Today is the fourteenth anniversary of the day I married my partner in life. The funny thing is, I totally forgot. Life has been so far out of the ordinary for the past couple of weeks that I am just not aware of the date anymore. This day was not something I had particularly been anticipating.
I think that’s a good thing. Life is full and rich, we have other things to anticipate, and we recognize that our marriage itself is so much more wonderful than one day that occurred fourteen years ago.
At least I hope he sees it that way too. Considering the fact that I have always been the one to make a big deal out of holidays, I suspect he has always seen it this way. It just took a very full and satisfying month for me to feel this way too.
A bit of irony is that last night we had our final homestudy interview, during which we had to answer lots of questions about our marriage. Between these interviews and our necessary psychological evaluation, we have had tons of opportunity for forced reflection on ourselves and our relationship in the past few weeks.
My conclusion has been that things have never been better than they are right now. Lots of experience and growth and hard work has brought us to this place but I’m glad to be here. I’m also hopeful that more years will bring even more depth of intimacy and joy.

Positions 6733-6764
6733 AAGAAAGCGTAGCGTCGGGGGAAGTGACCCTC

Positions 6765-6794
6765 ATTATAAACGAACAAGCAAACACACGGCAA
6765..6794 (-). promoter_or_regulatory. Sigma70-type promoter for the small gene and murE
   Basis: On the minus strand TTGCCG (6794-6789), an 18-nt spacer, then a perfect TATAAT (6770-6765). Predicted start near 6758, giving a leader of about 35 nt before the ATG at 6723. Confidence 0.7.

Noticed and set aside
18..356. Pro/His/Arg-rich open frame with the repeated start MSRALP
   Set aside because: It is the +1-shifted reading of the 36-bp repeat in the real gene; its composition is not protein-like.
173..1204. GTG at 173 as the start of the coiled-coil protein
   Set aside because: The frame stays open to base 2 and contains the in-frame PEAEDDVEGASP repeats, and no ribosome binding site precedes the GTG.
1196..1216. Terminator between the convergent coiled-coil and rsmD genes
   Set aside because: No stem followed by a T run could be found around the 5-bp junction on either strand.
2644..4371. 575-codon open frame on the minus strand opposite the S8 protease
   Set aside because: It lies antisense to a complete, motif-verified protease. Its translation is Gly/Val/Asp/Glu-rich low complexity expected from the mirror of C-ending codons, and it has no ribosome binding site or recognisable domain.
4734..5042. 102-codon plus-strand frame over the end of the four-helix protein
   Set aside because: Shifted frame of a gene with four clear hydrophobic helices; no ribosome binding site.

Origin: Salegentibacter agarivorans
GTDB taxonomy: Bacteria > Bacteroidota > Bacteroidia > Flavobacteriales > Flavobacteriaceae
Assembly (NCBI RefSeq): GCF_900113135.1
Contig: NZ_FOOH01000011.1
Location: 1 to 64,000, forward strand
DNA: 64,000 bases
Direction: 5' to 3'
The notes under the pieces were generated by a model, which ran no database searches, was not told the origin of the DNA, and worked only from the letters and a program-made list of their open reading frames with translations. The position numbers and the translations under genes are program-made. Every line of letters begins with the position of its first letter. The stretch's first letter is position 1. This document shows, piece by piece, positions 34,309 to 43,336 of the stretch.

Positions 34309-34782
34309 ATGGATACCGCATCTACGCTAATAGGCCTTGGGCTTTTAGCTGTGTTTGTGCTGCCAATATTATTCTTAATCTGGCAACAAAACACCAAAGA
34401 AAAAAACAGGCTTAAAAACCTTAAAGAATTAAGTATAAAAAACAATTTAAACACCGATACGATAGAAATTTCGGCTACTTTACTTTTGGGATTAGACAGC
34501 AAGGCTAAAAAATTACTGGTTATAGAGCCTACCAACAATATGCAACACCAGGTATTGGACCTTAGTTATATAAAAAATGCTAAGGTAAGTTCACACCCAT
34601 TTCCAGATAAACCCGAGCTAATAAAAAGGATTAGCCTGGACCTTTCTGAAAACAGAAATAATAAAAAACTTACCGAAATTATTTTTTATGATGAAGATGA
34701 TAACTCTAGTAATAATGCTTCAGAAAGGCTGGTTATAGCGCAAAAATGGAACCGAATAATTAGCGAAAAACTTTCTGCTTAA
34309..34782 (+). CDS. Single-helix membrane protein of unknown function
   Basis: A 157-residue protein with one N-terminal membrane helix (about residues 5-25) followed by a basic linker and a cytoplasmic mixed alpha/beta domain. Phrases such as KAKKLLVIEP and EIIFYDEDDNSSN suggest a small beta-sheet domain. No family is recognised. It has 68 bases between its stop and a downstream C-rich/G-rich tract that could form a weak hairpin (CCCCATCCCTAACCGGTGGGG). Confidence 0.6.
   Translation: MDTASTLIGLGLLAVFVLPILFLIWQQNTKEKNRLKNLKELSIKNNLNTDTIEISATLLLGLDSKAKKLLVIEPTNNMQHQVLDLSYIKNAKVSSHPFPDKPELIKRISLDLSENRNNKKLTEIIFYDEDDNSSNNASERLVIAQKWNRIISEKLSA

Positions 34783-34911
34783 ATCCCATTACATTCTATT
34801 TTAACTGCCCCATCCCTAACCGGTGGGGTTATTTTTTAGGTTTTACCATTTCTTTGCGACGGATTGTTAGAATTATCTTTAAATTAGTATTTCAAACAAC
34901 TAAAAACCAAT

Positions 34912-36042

All this is not to say, even for a second, that things have been easy. Fourteen years of wedded bliss? Not remotely.
Marriage is hard work. It’s about serving someone other than ourselves, after all. It’s not about making ourselves happy. It has taken me a long time to really get that.
But it’s worth it. It’s worth all the sucky parts and all the sticking with it when it’s boring or distant or even painful. It’s worth investing everything you have into it. It’s worth being a servant to someone else. It’s worth knowing someone more deeply than anyone else, and being fully known and loved.
So hang in there.
But you’ve got to invest if you want it to stay good or get better. If you don’t invest continually, it will degrade and you’ll naturally drift apart. But if you do work at it, it can be beautiful and rewarding and bring real joy. Much like parenting.
“God knows we’re worth it.” – Jason Mraz